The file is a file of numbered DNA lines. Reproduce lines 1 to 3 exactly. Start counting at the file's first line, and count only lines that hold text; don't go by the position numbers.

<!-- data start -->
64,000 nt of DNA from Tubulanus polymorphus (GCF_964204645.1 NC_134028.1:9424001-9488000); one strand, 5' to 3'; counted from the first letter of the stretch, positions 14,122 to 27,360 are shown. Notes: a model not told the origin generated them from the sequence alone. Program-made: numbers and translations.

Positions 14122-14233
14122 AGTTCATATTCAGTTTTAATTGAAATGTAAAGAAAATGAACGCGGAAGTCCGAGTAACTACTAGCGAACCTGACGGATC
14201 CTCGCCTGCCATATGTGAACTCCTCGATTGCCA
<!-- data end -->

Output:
64,000 nt of DNA from Tubulanus polymorphus (GCF_964204645.1 NC_134028.1:9424001-9488000); one strand, 5' to 3'; counted from the first letter of the stretch, positions 14,122 to 27,360 are shown. Notes: a model not told the origin generated them from the sequence alone. Program-made: numbers and translations.

Positions 14122-14233
14122 AGTTCATATTCAGTTTTAATTGAAATGTAAAGAAAATGAACGCGGAAGTCCGAGTAACTACTAGCGAACCTGACGGATC